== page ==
U.S. Grains Council Releases Study on Low-Oil DDGS

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The U.S. ethanol industry continues to evolve, and many corn-based ethanol plants that send distiller’s dried grains with solubles (DDGS) into the global market have installed corn oil extraction equipment. Recognizing this growing change in ethanol industry practices and in response to questions in the marketplace, the U.S. Grains Council commissioned a study in partnership with Agriculture and Agri-Food Canada to examine the use of low-oil DDGS in cattle diets.

The U.S. ethanol industry continues to evolve, and many corn-based ethanol plants that send distiller’s dried grains with solubles (DDGS) into the global market have installed corn oil extraction equipment. The extraction equipment removes a portion of the non-food grade corn oil during the ethanol production process, making it available for other uses. However, this also changes the feeding characteristics and potential value of the DDGS, as regular DDGS may contain 10-12 percent oil (fat), while the low-oil variety contains 6-9 percent — or less with more advanced processes.

Recognizing this growing change in ethanol industry practices and in response to questions in the marketplace, the U.S. Grains Council commissioned a study in partnership with Agriculture and Agri-Food Canada to examine the use of low-oil DDGS in cattle diets. The study, which focused on low-oil DDGS as a substitute for barley in Canadian cattle rations, was recently released at meeting in Lethbridge, Alberta.

As expected, research results found that low-oil DDGS has a lower energy content than regular DDGS. However, low-oil DDGS has about the same energy content as barley when compared to barely-based cattle rations. Low-oil DDGS also had no effect on cattle carcass quality – nor on overall production performance at common inclusion rates. In the feeding levels examined in the study, 20 percent low-oil corn DDGS as a substitute for barley grain in finishing feedlot diets proved to be optimal.

The Council said the research was important in resolving uncertainty about the changing composition of DDGS and to help maintain transparency between U.S. DDGS exporters and importers. It also noted that communication between sellers, marketers, buyers and end users is important. Sellers and marketers must work together to understand the nutrient makeup of the U.S. DDGS and inform buyers and nutritionists who need to know the type of product they are receiving in order to properly formulate rations and maximize animal performance. The value of the U.S. DDGS can then be properly assessed and agreed upon.

A copy of the study can be obtained from the U.S. Grains Council.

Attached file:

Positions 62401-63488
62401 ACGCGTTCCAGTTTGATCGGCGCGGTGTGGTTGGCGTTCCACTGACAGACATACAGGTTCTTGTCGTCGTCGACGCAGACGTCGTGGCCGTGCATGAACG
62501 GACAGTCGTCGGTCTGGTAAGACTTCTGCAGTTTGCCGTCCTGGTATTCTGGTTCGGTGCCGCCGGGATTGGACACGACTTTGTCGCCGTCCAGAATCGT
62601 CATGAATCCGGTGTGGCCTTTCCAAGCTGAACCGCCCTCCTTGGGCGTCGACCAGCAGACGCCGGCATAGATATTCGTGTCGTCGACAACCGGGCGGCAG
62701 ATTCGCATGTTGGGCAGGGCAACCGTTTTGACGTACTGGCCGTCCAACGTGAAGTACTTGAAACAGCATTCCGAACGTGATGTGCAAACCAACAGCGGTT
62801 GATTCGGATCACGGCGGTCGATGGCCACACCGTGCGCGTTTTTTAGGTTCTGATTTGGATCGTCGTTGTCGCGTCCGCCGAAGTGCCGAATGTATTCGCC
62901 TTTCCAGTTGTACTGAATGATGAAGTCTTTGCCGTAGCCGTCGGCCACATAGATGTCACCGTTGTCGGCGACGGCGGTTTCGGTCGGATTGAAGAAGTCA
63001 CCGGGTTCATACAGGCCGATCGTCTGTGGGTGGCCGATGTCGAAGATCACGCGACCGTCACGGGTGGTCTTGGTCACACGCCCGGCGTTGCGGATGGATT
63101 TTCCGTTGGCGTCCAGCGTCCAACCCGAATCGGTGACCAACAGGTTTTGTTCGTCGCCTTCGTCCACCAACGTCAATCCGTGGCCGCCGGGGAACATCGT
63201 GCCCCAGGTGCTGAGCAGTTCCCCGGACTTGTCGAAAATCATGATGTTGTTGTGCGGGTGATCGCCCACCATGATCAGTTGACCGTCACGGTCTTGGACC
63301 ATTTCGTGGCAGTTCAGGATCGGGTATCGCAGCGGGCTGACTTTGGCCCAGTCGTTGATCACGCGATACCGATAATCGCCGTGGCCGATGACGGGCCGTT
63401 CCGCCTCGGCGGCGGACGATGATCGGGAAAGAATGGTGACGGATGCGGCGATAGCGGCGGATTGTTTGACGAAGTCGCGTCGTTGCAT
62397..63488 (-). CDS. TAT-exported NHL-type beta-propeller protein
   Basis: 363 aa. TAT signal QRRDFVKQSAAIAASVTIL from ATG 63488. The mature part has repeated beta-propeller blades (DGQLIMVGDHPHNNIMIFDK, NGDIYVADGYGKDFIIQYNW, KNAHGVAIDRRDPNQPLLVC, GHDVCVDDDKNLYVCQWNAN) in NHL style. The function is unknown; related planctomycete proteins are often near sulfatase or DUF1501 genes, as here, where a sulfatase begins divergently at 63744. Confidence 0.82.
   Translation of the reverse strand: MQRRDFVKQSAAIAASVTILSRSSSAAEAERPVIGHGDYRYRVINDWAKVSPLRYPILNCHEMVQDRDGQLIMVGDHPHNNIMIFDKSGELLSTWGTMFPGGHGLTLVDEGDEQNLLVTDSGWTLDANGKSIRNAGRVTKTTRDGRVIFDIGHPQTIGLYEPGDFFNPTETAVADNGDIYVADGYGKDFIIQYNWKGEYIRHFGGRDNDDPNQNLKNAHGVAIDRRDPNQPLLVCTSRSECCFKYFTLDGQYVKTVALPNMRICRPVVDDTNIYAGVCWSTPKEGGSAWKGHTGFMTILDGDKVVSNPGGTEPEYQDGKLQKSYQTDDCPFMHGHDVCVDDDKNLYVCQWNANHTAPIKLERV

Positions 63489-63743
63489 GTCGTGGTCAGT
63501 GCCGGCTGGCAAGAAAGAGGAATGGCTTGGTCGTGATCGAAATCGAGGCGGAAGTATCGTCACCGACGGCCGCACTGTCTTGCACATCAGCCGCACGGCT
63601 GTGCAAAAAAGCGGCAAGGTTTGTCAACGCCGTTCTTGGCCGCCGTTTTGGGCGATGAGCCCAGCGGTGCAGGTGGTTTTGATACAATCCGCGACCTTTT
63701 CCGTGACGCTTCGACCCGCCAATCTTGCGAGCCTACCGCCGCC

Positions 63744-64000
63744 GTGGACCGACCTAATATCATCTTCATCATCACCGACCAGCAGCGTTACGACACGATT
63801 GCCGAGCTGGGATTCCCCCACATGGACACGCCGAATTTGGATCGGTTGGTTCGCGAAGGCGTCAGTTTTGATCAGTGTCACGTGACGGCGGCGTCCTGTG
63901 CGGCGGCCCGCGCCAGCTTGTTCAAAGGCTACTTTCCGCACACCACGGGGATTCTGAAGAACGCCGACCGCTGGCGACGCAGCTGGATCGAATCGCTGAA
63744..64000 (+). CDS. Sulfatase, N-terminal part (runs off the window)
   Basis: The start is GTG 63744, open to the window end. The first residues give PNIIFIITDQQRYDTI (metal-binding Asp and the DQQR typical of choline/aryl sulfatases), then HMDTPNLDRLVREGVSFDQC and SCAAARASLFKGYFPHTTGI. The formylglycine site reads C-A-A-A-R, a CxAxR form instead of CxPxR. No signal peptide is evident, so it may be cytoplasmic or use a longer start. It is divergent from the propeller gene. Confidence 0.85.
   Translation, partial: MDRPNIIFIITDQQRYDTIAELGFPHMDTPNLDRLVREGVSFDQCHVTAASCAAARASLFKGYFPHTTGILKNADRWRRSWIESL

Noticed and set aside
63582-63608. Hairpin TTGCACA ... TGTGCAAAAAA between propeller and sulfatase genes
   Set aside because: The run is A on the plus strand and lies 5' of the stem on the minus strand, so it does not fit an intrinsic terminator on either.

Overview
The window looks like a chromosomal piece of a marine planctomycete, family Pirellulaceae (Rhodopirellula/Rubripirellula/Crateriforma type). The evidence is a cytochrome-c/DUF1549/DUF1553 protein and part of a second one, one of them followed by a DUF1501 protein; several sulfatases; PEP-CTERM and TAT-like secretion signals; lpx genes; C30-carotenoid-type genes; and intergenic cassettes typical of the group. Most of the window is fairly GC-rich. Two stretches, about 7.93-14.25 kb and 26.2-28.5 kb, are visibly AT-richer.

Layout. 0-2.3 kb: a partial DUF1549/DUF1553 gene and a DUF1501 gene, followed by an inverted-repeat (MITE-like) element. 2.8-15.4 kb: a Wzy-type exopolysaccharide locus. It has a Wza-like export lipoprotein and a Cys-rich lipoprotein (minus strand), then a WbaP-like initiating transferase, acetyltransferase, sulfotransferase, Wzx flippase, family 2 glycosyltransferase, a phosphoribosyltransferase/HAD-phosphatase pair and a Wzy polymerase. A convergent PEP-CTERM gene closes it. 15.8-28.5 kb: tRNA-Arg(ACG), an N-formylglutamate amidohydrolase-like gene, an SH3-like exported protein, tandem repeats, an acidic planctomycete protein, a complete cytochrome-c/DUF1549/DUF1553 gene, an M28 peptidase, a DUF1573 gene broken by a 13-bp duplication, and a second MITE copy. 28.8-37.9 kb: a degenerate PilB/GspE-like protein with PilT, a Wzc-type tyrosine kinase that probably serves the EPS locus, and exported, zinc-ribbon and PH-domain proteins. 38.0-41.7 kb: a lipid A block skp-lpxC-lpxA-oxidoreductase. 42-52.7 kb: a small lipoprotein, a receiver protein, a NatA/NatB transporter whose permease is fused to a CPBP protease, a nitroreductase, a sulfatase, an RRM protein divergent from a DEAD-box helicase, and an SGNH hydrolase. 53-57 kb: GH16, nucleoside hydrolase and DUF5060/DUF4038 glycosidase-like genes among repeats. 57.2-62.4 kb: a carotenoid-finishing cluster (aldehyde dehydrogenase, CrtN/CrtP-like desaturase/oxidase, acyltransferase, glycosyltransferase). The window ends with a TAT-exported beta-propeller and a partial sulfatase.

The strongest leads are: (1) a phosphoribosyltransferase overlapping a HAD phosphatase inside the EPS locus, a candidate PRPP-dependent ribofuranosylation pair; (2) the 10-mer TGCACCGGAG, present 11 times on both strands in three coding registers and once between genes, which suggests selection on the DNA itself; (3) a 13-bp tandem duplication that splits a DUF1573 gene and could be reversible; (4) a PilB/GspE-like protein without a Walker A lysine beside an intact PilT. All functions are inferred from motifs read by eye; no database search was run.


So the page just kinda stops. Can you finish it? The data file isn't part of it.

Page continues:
U.S. DDGS has proved to be a popular livestock and poultry feed ingredient in the United States and around the world. Roughly 40 million tons of the product is produced annually by corn-based ethanol plants, and 9 million to 10 million tons go into the export channel, an area that has seen rapid growth over the last five years as buyers from Canada to Taiwan learn more about it.

Sponsors of the study were the U.S. Grains Council and Agriculture and Agri-Food Canada. CHS, US Commodities and the North Dakota Corn Council sponsored speakers at the meeting in Lethbridge, while Gavilon sponsored a reception.

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The U.S. Grains Council is a private, non-profit partnership of farmers and agribusinesses committed to building and expanding international markets for U.S. barley, corn, grain sorghum and their products. The Council is headquartered in Washington, D.C., and has nine international offices that oversee programs in more than 50 countries. Financial support from our private industry members, including state checkoffs, agribusinesses, state entities and others, triggers federal matching funds from the USDA resulting in a combined program value of more than $26.5 million.

The U.S. Grains Council does not discriminate on the basis of race, color, national origin, sex, religion, age, disability, political beliefs, sexual orientation or marital/family status. Persons with disabilities, who require alternative means for communication of program information, should contact the U.S. Grains Council.

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Marri Carrow
US Grains Council
202-789-0789
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Katelyn Parsons
U.S. Grains Council
202-789-0789
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